FREDERIC J. FROMMER
WASHINGTON (AP) -- The race to succeed House Majority Leader Eric Cantor has attracted donations from Sarah Palin and Emmy-winning TV producer Jonathan Littman, as both Republican and Democratic candidates reap the benefits of Cantor's upset loss in last month's GOP primary.
Dave Brat picked up $5,000 from Palin's political action committee, along with donations from several other GOP PACs.
Brat's Democratic opponent, Jack Trammell, received $2,600 from Littman, a producer for Jerry Bruckheimer TV, and $250 from theater producer Susan Dietz. Both live in California.
Overall, in the roughly 5 ½-week reporting period ending June 30, Brat raised $400,000, while Trammell, who started later, raised $155,000, according to Federal Election Commission records.
Brat made national front-page headlines in the June 10 Republican primary by defeating Cantor, who was seen as next in line to be speaker of the House. Brat portrayed Cantor as a Washington insider out of touch with his Richmond, Virginia-area congressional district.
The treasurer at Palin's PAC did not return phone and email messages. Littman declined to comment on his contribution. Dietz didn't return telephone messages seeking comment.
Brat also received donations from several other GOP politicians' PACs, including $5,000 from Texas Republican Rep. Louie Gohmert's. In addition, Brat picked up $5,000 from the National Association for Gun Rights PAC.
In a sign of how nationalized the race has become between the candidates -- both of whom are professors at small Randolph-Macon College -- Brat picked up donations from people in dozens of states, as far away as Hawaii and Alaska. Trammell raised money from more than a dozen states, including Washington state and Texas, mostly through ActBlue, a fundraising website for Democratic candidates.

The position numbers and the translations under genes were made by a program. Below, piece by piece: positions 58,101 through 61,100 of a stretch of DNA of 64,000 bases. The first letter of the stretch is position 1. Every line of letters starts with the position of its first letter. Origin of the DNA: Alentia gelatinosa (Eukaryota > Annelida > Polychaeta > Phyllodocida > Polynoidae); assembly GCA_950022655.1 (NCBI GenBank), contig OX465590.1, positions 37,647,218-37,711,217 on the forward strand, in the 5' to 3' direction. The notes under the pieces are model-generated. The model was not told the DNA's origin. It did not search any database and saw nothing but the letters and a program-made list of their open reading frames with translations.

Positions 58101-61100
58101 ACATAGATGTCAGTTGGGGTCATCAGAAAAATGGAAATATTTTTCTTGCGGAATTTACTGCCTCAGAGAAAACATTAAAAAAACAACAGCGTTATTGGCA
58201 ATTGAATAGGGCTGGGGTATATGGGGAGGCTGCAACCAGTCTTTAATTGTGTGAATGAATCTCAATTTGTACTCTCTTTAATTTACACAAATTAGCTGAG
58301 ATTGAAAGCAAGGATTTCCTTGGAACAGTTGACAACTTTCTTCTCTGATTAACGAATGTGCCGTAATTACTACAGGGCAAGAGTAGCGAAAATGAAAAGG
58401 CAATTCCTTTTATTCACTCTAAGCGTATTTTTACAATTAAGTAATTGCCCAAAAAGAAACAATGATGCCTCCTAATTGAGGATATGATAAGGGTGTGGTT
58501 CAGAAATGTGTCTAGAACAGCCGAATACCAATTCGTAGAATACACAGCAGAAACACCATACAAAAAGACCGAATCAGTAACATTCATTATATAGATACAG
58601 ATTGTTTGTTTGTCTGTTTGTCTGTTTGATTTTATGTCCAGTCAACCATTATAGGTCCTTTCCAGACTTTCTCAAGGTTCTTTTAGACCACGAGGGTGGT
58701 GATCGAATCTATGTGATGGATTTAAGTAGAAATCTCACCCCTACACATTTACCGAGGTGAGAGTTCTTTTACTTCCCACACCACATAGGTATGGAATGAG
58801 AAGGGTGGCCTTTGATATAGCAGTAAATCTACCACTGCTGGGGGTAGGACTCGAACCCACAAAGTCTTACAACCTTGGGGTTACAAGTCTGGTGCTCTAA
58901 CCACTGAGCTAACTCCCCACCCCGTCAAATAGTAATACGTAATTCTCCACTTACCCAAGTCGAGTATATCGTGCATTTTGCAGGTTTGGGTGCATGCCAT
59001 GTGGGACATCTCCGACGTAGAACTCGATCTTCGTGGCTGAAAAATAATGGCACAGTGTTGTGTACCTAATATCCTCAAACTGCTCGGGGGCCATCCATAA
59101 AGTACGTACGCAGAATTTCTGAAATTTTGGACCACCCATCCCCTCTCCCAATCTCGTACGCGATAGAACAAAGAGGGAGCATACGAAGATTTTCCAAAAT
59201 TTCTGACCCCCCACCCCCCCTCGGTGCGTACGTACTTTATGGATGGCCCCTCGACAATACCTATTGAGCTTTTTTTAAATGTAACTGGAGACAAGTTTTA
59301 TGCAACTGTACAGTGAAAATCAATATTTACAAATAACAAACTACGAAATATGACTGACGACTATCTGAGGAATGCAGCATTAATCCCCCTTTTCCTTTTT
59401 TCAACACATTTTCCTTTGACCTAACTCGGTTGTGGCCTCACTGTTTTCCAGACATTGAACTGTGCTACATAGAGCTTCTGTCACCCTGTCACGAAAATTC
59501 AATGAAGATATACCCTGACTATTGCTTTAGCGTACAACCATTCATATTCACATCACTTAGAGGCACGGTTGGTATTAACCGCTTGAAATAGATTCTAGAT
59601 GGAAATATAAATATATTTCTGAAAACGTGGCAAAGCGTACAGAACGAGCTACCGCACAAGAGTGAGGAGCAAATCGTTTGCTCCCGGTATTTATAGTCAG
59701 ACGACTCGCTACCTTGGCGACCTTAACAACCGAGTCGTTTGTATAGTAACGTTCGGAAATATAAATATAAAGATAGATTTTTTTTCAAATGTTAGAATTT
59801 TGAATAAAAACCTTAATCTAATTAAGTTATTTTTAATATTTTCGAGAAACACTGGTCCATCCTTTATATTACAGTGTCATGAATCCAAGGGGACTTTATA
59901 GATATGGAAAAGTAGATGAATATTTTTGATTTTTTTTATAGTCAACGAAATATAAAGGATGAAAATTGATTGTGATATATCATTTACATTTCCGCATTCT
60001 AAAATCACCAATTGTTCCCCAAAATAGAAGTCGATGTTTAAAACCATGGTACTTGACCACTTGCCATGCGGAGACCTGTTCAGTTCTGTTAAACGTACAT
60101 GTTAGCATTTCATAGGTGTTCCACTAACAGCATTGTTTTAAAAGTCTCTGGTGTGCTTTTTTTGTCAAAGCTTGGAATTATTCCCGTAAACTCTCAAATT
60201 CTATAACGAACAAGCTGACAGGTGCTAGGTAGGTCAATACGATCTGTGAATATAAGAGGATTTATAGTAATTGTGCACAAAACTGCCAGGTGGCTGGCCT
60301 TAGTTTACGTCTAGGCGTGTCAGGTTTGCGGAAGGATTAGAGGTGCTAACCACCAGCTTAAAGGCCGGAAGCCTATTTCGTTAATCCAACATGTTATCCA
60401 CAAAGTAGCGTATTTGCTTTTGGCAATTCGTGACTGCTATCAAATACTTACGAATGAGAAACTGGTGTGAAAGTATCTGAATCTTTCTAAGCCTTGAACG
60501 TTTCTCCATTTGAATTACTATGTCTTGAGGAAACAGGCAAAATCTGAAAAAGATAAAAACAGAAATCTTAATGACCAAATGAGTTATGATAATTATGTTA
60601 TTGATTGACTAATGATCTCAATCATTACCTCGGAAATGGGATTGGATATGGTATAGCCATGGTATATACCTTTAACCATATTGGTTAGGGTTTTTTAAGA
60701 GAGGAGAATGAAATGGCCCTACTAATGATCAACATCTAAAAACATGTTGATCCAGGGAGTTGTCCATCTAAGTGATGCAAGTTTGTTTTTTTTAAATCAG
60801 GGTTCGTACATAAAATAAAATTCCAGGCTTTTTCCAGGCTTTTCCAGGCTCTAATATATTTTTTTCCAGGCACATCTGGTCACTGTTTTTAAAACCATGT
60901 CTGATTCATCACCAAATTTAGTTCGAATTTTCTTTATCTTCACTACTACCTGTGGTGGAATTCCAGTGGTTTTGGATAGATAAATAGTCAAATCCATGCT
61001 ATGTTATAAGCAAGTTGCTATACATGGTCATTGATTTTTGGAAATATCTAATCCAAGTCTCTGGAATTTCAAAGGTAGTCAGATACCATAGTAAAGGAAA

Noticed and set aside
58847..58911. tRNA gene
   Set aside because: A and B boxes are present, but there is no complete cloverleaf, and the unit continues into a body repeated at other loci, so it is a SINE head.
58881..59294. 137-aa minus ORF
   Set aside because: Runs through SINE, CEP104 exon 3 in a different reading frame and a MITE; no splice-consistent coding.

Small donors made up the bulk of both candidates' money. About 60 percent of Brat's individual donations, and 70 percent of Trammell's, were under $200, meaning those donors' named didn't have to be listed in the candidates' campaign reports.
Darrin Gulla, an economics professor at the University of Kentucky, gave $2,500 to Brat, whom he knows from meeting at the annual Moral Foundations of Capitalism Conference at Clemson University a few years ago.
"I always enjoyed talking with Dave, particularly economics of religion which I had just begun teaching and of which he has very good insights," Gulla said.
Gulla wasn't able to attend the conference this year and wasn't aware that Brat was running in the Republican primary.
"When I saw his acceptance speech the day after the election, I was so surprised," he said. "More importantly, I was very excited about the possibility of one of us, free-marketeers, serving in Congress, hence my contribution."
Elliott Ozment, an immigration attorney in Nashville whose firm website proclaims, "Fighting for immigrant rights," gave $250 to Trammell. In the GOP primary campaign, Brat made immigration the central issue, accusing Cantor of embracing "amnesty" and open borders.
"My contribution to Trammel was in reaction to the terrible immigration stance of Brat, and for portraying Cantor as pro-immigrant, when Cantor was the furthest thing from it," said Ozment. "This would not have been on my radar had he not made immigration an issue."
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